An APAC prison garden where inmates are responsible for growing their own food in a semi-sustainable living program. Photo: www.ibj.org / Michelle Ferng

Restorative Justice in Brazil: The Educational Method of APAC Prisons

Issue 1812

13 December 2018

In the dark world of prisons, an experience exists in Brazil that is like a ray of light: there, prisoners are not numbers, rather they are referred to by name; they have tasks to carry out; they are imprisoned in places without bars and without guards; they do not wear uniforms. In these “alternative jails” run by prisoners – called recuperandi (recovering people) – there have been no riots or cases of corruption, while recidivism has been reduced from 85 percent to 15 percent.[1] It does not seem possible, yet experience, data and management costs prove it to be true: the latter have decreased by one third if compared to those run by the State.[2]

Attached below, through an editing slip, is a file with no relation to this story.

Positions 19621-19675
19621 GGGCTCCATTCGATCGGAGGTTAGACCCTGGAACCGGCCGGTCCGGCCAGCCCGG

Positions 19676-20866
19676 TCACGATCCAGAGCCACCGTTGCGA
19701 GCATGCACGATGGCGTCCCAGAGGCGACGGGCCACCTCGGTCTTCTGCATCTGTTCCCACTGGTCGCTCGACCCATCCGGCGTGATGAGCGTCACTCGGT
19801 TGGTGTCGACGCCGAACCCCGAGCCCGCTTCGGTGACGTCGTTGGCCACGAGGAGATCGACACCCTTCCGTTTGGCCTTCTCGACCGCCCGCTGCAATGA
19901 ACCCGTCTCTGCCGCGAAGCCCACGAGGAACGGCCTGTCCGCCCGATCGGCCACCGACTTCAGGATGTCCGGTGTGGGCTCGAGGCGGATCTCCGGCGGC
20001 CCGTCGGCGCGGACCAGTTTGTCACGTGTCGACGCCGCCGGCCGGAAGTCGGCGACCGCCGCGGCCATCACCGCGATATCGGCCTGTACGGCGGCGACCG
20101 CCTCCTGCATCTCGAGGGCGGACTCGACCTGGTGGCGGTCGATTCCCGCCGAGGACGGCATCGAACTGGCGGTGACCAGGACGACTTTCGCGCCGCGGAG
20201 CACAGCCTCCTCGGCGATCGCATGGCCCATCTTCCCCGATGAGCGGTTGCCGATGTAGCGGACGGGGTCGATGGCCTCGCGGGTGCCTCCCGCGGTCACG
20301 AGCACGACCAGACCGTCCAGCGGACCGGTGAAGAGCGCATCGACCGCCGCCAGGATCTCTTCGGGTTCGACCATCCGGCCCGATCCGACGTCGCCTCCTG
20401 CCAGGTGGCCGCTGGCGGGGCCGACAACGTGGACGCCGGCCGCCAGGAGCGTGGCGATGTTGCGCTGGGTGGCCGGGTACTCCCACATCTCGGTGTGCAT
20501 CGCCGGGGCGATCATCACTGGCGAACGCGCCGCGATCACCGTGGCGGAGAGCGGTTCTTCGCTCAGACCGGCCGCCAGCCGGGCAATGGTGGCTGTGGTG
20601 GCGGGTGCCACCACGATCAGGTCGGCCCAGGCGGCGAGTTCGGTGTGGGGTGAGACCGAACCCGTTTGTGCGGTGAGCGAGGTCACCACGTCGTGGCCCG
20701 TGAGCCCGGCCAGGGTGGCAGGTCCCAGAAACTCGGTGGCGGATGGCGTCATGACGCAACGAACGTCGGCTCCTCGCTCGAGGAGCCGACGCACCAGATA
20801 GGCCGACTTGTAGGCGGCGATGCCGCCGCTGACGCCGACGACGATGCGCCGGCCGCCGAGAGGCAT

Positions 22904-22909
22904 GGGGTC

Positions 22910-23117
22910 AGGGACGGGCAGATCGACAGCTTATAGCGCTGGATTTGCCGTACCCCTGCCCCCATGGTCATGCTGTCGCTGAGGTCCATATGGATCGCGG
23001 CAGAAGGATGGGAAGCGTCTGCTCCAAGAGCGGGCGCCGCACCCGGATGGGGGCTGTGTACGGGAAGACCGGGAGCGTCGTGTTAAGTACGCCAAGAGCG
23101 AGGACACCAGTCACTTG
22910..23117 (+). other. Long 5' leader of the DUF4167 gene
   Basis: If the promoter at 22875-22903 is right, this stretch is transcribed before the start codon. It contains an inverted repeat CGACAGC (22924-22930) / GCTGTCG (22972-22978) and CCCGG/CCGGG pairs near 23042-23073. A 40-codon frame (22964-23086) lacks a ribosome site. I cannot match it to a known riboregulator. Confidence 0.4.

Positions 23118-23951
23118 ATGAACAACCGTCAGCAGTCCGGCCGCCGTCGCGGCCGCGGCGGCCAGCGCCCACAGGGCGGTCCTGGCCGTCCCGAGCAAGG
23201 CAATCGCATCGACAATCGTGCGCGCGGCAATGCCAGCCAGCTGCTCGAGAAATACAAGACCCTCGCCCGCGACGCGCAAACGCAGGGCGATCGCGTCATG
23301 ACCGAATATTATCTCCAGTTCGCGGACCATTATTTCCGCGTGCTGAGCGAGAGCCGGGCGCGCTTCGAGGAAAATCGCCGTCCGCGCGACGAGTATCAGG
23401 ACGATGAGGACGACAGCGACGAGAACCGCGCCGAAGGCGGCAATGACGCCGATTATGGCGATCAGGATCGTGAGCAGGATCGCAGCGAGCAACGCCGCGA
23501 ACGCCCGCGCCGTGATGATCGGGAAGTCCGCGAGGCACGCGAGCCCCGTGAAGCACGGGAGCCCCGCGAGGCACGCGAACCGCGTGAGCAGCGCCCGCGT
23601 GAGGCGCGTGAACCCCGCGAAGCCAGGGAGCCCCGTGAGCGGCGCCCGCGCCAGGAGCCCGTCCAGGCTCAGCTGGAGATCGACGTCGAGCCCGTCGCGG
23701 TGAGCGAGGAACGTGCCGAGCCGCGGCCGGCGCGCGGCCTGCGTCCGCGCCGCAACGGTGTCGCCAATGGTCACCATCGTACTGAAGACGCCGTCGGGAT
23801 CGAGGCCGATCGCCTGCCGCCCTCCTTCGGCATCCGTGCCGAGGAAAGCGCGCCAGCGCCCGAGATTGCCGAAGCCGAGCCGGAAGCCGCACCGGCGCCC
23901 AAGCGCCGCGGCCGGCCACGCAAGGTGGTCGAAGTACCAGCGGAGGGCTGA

For the sake of clarification, it is necessary to state that the educational method of APAC prisons (Association of Protection and Assistance to Convicts) does not foresee any reduction in the rate of custodial sanction. It follows the Brazilian legal system and it is part of the penitentiary system. However, it offers the possibility of humane re-education, rooted in a positive anthropological foundation where the mentality of revenge is not used to repay mistakes made.

At present in Brazil there are 50 prisons managed by APAC, with about 3,500 inmates.[3] This method is used in some prison wings in 23 other countries – such as the Netherlands, Norway, Hungary, the United States, Colombia, Costa Rica, the Czech Republic, Germany, and Singapore. In particular, in Chile there are 23 APAC prisons with 2,500 inmates.

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